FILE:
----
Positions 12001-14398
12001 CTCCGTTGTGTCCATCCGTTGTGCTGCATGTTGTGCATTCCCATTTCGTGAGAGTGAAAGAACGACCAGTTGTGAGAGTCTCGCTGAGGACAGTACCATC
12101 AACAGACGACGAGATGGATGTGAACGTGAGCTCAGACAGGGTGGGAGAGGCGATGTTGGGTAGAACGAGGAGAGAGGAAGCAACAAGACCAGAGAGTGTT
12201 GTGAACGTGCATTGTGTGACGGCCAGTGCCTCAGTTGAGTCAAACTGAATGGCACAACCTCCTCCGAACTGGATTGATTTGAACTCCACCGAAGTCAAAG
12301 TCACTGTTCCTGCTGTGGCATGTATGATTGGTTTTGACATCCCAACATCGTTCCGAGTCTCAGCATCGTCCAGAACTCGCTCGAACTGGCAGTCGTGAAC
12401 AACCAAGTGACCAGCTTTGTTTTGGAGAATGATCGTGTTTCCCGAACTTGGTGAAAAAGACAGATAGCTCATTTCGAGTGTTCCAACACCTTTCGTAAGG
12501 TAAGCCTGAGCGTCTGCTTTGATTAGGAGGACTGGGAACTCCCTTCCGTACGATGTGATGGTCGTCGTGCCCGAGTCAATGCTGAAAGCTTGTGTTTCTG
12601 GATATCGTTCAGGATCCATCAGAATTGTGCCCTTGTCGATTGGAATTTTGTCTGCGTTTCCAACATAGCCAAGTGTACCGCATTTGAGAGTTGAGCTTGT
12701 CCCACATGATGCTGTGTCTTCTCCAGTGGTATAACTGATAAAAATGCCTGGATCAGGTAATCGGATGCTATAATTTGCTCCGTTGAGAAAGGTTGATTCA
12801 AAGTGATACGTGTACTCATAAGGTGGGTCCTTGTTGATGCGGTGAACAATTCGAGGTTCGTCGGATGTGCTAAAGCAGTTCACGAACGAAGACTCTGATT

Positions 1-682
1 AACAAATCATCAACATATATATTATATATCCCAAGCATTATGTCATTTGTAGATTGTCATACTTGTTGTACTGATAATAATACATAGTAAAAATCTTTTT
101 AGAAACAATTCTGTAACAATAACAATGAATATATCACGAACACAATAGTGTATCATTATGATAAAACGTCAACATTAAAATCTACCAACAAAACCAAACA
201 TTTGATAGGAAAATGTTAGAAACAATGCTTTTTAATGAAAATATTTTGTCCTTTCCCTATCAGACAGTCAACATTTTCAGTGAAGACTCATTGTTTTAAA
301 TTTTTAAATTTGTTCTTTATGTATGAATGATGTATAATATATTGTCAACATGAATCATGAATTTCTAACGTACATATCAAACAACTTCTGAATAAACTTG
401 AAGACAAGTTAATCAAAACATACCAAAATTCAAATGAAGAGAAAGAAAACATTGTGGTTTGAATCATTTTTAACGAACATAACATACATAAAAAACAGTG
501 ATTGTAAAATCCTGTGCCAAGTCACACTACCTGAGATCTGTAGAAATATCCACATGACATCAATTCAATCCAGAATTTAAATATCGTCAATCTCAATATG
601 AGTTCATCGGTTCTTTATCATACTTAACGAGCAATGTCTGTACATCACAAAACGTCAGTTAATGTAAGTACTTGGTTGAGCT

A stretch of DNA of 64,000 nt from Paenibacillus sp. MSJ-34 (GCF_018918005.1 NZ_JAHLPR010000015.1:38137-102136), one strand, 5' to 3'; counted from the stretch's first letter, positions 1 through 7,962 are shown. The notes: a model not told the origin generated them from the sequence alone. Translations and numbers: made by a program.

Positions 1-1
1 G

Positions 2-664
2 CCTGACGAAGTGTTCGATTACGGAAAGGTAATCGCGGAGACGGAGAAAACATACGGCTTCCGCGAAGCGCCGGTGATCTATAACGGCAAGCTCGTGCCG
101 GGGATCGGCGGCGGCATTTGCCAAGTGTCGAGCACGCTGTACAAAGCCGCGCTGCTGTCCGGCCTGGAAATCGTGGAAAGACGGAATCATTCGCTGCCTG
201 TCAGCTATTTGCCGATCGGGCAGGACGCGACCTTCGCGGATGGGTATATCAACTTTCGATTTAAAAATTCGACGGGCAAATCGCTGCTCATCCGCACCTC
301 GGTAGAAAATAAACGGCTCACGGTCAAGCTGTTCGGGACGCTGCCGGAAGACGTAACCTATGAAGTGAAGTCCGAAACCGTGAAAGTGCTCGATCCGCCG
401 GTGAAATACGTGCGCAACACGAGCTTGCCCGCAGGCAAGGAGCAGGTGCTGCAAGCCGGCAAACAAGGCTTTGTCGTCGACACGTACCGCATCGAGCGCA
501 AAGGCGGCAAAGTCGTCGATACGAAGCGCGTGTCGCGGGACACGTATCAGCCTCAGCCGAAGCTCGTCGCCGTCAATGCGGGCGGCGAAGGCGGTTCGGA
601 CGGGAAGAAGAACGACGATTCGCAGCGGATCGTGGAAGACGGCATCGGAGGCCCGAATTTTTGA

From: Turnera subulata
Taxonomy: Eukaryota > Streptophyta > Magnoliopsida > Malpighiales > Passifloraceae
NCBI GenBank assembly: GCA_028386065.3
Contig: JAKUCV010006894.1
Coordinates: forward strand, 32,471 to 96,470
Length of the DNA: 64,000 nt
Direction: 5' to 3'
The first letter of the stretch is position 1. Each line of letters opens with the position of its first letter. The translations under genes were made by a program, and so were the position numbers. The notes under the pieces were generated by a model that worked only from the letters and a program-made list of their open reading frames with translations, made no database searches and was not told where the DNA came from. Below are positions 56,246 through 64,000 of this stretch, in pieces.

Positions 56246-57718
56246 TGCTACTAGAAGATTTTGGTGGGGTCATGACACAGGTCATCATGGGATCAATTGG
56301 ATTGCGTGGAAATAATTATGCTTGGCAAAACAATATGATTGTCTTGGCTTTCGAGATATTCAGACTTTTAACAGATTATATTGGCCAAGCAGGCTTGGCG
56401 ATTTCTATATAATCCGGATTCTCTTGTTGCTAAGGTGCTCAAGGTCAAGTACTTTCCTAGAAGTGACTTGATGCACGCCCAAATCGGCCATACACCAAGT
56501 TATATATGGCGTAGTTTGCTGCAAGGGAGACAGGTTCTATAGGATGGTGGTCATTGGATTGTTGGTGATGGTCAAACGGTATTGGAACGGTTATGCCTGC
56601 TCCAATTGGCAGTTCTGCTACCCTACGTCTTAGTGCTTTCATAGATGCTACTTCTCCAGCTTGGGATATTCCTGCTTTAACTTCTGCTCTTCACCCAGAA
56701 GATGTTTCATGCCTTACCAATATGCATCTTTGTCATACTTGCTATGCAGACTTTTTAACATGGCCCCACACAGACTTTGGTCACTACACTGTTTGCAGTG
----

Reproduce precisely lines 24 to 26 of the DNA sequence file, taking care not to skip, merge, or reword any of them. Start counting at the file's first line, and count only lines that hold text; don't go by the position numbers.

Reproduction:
101 GGGATCGGCGGCGGCATTTGCCAAGTGTCGAGCACGCTGTACAAAGCCGCGCTGCTGTCCGGCCTGGAAATCGTGGAAAGACGGAATCATTCGCTGCCTG
201 TCAGCTATTTGCCGATCGGGCAGGACGCGACCTTCGCGGATGGGTATATCAACTTTCGATTTAAAAATTCGACGGGCAAATCGCTGCTCATCCGCACCTC
301 GGTAGAAAATAAACGGCTCACGGTCAAGCTGTTCGGGACGCTGCCGGAAGACGTAACCTATGAAGTGAAGTCCGAAACCGTGAAAGTGCTCGATCCGCCG